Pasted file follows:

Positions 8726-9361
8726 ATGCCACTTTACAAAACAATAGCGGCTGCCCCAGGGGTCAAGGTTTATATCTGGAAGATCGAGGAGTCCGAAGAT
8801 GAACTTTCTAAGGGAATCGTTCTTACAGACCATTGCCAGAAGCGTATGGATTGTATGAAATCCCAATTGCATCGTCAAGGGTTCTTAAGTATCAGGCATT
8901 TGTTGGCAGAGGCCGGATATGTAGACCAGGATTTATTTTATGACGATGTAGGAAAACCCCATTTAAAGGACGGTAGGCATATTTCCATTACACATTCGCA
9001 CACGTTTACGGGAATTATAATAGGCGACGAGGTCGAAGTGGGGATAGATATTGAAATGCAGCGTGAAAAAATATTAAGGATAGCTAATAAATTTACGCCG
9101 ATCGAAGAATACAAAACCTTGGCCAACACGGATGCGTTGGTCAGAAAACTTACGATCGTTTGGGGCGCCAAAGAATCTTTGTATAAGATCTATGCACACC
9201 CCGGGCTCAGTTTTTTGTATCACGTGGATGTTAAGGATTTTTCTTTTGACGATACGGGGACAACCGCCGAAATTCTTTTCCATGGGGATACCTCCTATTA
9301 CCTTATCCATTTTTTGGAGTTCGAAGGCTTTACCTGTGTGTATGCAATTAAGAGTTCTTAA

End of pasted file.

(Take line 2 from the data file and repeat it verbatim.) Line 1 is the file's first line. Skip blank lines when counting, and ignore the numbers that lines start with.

8726 ATGCCACTTTACAAAACAATAGCGGCTGCCCCAGGGGTCAAGGTTTATATCTGGAAGATCGAGGAGTCCGAAGAT